Lacanobia subjuncta can usually be recognized by the gray-brown and red-brown forewing with large spots, black basal and median dashes, white filling of the posterior postmedial line, and a very strong "W" mark associated with black dashes. The round, pale orbicular spot without an ocellus is fairly characteristic. However, it resembles several other Lacanobia species as well as several Apamea species from the tribe Apameini. It can be told from L. nevadae, a high-elevation moth, by the absence of light orange-brown patches anterior to the basal dash at the wing base and similar filling of the reniform spot. Lacanobia grandis, found in forests, has a blue-gray band across the distal wing that L. subjuncta lacks. Several Apamea species, particularly Apamea longula, resemble the pale interior form of L. subjuncta but lack hair on the surface of the eye. Orthosia segregata, an early spring species found in forests in the northern and eastern parts of our region, is also similar but usually dark gray rather than brown and lacks the prominent "W" formed by the subterminal line in Lacanobia species.

The name L. s. eleanora (Barnes and McDunnough) was proposed for western populations of this species, but the range of variation and habitat forms suggests that the use of subspecies is not warranted.


This species is common in moist forest habitats throughout much of North America, and may be an agricultural pest in fruit orchards.  In the Pacific Northwest, it is common in coastal rainforests, mixed hardwood forests, and riparian zones along creeks and rivers at low elevations west of the Cascades.  It is also common in disturbed agricultural habitats and urban areas.  At higher elevations, it occurs in mixed hardwood-conifer forests of the Cascades and Rocky Mountain regions, and in ponderosa pine forests at middle elevations east of the Cascades.  It is restricted to riparian zones or agricultural areas in desert regions at low elevations east of the Cascades.


Pacific Northwest

Lacanobia subjuncta is found at low to middle elevations throughout the Pacific Northwest, including in dry interior steppe habitats and areas west of the Coast Range and Cascade Mountains.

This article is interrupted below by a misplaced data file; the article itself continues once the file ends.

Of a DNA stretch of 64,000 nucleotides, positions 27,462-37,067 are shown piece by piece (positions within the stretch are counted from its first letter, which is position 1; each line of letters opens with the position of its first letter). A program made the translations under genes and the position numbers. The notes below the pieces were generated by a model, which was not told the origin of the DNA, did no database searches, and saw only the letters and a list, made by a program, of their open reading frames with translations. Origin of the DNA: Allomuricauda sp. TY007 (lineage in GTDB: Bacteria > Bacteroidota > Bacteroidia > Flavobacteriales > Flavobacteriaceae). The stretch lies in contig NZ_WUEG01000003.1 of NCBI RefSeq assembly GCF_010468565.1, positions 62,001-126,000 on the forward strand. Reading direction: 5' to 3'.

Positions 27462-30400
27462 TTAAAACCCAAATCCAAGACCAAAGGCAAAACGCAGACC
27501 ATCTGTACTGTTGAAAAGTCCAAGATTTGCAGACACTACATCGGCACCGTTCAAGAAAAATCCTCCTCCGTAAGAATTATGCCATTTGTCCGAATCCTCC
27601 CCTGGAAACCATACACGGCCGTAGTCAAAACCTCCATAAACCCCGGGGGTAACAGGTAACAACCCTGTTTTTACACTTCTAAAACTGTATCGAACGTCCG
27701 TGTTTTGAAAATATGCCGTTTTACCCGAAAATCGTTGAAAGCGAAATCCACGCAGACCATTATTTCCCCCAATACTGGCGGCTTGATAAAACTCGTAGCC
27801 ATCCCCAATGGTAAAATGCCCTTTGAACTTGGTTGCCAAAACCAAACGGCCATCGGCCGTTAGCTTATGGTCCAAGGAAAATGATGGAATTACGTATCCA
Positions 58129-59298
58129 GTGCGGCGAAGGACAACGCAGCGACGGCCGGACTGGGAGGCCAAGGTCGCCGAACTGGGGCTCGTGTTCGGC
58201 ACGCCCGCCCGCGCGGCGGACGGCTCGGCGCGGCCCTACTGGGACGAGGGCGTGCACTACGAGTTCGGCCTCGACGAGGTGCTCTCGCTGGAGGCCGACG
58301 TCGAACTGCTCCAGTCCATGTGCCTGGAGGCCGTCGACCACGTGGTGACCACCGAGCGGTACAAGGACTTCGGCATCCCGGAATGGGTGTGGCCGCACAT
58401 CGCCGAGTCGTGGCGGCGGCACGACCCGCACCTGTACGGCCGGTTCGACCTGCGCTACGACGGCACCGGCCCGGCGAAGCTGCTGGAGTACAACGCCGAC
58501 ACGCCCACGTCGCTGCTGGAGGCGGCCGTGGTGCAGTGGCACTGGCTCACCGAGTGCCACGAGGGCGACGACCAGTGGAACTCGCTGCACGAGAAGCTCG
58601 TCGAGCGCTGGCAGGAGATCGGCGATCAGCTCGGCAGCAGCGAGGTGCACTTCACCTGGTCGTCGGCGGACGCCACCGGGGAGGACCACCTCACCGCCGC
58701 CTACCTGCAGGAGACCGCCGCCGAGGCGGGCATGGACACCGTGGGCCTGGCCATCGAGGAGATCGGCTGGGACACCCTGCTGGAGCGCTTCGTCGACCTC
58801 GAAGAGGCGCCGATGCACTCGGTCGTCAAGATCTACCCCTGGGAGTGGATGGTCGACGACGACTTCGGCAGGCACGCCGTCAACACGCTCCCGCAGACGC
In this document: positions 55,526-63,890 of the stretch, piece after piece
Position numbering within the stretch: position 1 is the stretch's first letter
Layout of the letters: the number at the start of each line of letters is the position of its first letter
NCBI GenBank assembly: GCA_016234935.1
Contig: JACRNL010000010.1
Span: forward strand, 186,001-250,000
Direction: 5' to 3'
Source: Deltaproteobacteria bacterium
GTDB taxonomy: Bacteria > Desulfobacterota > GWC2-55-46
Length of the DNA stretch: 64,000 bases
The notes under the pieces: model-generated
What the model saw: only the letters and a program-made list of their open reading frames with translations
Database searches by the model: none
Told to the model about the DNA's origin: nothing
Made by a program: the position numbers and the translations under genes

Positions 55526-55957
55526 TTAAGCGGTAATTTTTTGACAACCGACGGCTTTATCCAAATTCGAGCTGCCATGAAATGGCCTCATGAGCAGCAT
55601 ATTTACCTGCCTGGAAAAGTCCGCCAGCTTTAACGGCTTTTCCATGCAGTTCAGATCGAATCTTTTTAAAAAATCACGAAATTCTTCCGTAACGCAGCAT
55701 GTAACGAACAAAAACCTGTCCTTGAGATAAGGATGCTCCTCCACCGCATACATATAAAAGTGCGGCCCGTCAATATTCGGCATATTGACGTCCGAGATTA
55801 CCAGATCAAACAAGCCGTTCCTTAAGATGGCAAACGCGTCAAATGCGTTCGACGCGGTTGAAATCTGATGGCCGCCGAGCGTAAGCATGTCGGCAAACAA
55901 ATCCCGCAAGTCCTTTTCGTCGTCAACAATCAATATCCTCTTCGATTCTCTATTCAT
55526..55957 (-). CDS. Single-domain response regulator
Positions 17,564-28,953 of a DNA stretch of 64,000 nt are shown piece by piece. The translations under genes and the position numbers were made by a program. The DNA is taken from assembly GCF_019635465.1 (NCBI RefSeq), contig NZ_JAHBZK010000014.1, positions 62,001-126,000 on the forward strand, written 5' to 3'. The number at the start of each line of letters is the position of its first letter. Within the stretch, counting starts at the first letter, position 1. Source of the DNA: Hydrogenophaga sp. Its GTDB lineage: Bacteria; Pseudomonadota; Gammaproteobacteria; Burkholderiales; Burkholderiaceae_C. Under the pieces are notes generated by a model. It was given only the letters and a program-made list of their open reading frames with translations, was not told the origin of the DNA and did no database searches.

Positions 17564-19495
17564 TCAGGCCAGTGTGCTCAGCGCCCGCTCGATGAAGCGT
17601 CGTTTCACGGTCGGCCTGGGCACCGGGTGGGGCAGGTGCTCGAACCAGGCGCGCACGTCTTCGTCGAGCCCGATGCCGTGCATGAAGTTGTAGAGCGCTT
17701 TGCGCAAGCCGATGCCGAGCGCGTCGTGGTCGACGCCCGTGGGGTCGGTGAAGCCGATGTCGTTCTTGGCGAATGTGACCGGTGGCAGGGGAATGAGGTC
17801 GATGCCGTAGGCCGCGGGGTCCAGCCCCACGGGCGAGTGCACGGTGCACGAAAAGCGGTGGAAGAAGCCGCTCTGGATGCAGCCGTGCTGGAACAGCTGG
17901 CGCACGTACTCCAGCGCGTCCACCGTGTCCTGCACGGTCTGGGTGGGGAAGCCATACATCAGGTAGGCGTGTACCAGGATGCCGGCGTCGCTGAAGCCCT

This species is widely distributed in North America. The distribution in the East extends from Nova Scotia to Virginia, Missouri, and North Dakota. The list of states where it occurs in the West suggests that it is widely distributed, with records as far south as New Mexico, Arizona, and California (McCabe 1980).

Life History


This species is a very broad generalist feeding on both herbaceous vegetation and many kinds of hardwoods.  In forest habitats, it appears to favor shrubs such as huckleberries (Vaccinium spp.) in the Ericaceae, and oceanspray (Holodiscus spp.) in the Rosaceae.  In riparian habitats, it appears to favor willows (Salix spp.) in the Salicaceae and alders (Alnus spp.) in the Betulaceae.  It is often a serious agricultural pest in fruit orchards, but also feeds on a wide diversity of herbaceous crops.                                                                                                                                                                                                                                                                                                                                                                                                 


This species has a long flight period and has been collected from late April to late fall in our region. It is most common during the summer, especially in June and July. McCabe (1980) states that it is double-brooded, likely the case in our region, although the phenogram does not show a clearly bimodal curve that is typical of most double-brooded species. This species is nocturnal and comes readily to light.

Economic Importance

This species has been known to cause serious defoliation in fruit orchards, but is also a pest in various herbaceous crops.



Covell (1984)

McCabe (1980)

Miller & Hammond (2003)

Moth Photographers Group

Powell & Opler (2009)